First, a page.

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Audit Requirement Changes for Employee Benefit Plans

Understanding the conditions triggering a mandatory audit for your 401(k) plan has historically posed a challenge, especially for companies hovering around the 100-employee threshold. Thankfully, in a world that is becoming increasingly complex and challenging, the Department of Labor has simplified things starting in 2023. Instead of counting all eligible plan participants regardless of if they actually contribute to the plan, a company now only has to report eligible employees that have a balance in the plan and terminated employees that still have a balance in the plan. As far as the timing of the balance is concerned, this is based off of the beginning of your plan year. This change is expected to reduce the number of plans that qualify as “large plans”, which serves as the basis for audit requirement.

As an example, consider the following fact pattern. A company has 75 employees eligible for the 401(k) plan at the beginning of the year, and only 20 of them actually participate and have a balance at the beginning of the year. Additionally, there are 40 terminated employees who still maintain a balance in the plan. Under the old methodology, this would mean the plan has 115 (75 + 40) employees for the purposes of filing the Form 5500, and an audit would be required because it exceeds the 100 participants requirement. Under the new methodology, only the 20 employees that participate and the 40 terminated employees with balances would count, so with 60 participants, they would be well under the audit requirement.

It is important to note that there is still the “80-120 Participant Rule” in effect. This allows plans with between 80 and 120 participants at the beginning of the plan year to file the Form 5500 in the same manner as they did in the prior year. So if a plan had 90 participants in the prior year and increased to 104 participants, they could opt to continue to file as a small plan and forgo the required audit for that year.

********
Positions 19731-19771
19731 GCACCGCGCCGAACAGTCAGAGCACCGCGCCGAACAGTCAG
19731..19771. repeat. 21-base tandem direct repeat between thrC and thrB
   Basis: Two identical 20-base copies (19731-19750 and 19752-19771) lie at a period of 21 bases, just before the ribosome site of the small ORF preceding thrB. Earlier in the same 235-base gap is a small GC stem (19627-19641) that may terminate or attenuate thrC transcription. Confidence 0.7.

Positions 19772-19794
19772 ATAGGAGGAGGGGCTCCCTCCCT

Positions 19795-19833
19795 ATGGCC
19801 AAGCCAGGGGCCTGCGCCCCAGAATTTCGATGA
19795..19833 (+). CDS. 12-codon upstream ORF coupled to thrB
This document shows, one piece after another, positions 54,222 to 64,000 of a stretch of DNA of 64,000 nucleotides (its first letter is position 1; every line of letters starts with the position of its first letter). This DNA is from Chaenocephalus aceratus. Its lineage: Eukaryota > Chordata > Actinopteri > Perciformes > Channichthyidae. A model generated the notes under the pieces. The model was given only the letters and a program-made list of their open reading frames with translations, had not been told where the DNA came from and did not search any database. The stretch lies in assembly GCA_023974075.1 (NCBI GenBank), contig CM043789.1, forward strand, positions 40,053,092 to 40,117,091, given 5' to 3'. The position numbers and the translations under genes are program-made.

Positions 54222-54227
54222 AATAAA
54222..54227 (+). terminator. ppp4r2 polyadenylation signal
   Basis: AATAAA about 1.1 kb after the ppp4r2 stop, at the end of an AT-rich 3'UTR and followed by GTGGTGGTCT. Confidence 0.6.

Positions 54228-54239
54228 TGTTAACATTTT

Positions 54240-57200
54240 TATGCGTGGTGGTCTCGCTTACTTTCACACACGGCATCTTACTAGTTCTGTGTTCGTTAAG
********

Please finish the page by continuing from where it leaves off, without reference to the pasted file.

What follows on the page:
Aside from attempting to simplify the methodology for people, the DOL hopes this change will encourage more small businesses to establish 401(k) plans so that their employees have an easily-accessible retirement vehicle.

Even with this change, navigating your 401(k) plan and the necessary audit requirements can be challenging. emc is here to provide guidance and help along the way.

Bridgette Toth is Now an Enrolled Agent!

We’re thrilled to announce that Bridgette Toth has successfully fulfilled all the requirements to attain the prestigious status of Enrolled Agent with the Internal Revenue Service. An Enrolled Agent is an individual who has demonstrated expertise by passing a rigorous three-part comprehensive IRS examination, covering both individual and business tax returns.

This esteemed designation represents the highest level of recognition bestowed by the IRS. Those who achieve Enrolled Agent status not only showcase their tax knowledge but also commit to upholding ethical standards. To maintain this elite status, individuals like Bridgette must complete 72 hours of continuing education courses every three years.

Bridgette’s dedication to her professional development is commendable, and we take pride in her accomplishment. By enhancing her skills, she is better equipped to serve our clients with excellence. Congratulations, Bridgette, on this significant achievement!